We started in La Boqueria, Barcelona's large city market. It was very crowded on this Saturday morning. The market dates from the 13th century but it has existed in its present form since 1914.
Beautiful produce was everywhere. In addition to food sales, the market has many restaurants and cooking classes.
The prized Jamón ibérico (ham) was readily evident.
A fish market was added in 1911.
The market has all sorts of restaurants, some casual and some a bit fancier.
Spain leads the world in olive production by far.
Spain is sixth in the world in the production of oranges.
This looked mighty tempting but it was time for lunch down the street across from the Opera House.
The Opera House in the Gran Teatre del Liceu dates from 1847. This is the main stairway. The building had a severe fire in 1861 but reopened the following year. It also was the scene of a bombing in 1893 in which twenty persons died.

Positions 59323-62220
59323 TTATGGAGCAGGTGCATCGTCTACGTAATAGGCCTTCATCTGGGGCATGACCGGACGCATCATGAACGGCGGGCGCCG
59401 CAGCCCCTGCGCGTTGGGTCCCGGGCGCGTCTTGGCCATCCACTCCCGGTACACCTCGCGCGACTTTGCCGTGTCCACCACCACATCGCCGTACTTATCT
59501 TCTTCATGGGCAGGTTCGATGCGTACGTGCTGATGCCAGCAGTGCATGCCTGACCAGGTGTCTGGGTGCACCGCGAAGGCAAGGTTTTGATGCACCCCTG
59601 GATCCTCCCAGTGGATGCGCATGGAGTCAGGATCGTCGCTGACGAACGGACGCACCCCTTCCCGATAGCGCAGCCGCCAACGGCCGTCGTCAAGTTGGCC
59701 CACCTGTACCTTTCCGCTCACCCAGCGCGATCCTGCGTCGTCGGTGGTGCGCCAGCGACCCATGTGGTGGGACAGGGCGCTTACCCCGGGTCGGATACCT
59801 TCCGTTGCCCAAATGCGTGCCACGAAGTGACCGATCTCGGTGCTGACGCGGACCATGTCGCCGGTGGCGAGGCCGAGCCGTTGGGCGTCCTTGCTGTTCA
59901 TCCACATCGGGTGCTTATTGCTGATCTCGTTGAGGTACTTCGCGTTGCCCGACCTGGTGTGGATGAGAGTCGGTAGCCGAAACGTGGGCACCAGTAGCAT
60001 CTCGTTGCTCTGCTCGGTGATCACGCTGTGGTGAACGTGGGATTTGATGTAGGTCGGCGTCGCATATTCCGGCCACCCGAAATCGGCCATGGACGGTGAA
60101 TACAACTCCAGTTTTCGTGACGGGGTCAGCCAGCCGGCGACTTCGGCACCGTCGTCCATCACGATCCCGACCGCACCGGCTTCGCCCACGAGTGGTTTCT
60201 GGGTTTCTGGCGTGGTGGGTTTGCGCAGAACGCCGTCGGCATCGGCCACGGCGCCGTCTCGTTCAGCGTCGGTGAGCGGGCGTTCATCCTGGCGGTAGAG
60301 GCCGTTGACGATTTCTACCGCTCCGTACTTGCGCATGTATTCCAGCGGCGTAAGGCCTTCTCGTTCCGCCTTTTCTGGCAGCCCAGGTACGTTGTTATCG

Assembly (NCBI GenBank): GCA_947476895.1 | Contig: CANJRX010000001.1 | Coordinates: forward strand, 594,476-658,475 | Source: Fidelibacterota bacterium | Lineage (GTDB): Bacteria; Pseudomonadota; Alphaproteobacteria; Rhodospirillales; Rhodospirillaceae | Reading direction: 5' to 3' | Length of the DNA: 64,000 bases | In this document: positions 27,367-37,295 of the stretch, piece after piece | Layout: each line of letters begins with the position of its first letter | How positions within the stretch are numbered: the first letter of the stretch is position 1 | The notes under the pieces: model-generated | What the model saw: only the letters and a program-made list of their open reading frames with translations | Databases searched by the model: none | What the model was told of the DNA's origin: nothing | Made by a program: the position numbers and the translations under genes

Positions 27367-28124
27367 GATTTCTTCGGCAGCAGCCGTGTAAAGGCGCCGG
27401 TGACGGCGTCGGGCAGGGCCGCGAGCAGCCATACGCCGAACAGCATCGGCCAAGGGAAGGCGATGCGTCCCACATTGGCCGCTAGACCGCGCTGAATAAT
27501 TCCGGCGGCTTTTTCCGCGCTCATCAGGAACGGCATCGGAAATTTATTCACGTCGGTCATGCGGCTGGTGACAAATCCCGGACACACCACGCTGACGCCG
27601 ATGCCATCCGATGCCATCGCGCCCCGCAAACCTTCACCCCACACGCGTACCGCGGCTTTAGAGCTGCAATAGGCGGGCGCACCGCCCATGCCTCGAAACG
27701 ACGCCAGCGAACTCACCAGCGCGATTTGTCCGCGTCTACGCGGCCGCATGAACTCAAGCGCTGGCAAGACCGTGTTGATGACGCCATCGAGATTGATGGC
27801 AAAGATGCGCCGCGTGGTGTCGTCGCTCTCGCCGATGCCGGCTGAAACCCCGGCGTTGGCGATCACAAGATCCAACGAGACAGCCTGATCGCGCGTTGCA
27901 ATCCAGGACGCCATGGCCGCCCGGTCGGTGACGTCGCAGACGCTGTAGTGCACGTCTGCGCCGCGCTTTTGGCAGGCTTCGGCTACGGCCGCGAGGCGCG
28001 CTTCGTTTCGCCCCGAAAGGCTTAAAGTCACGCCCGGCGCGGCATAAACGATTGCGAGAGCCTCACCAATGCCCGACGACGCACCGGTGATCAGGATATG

The building had another fire in 1994 and was closed until 1999 when it reopened after repairs and financial restructuring. Artworks like these were redone.
The Mirrors Hall, preserved from the 1994 fire.
The Opera House has about 2,300 seats on six levels.
After leaving the Opera, we walked around the city a bit more and ended up at the Plaça Sant Jaume (St. James Square), a center of Barcelona government buildings including City Hall.
We saw signs like this in both Barcelona and Madrid. Spain has agreed to take in 15,000 Syrian refugees but many have not yet appeared.
Attractive second floor passage near the Barcelona Cathedral.
All good things must come to an end and so we had our farewell dinner at a wonderful seafood restaurant on the Barcelona waterfront. It was a great group and we were helped along many times daily by our tour leader and bus driver at the far end of the table.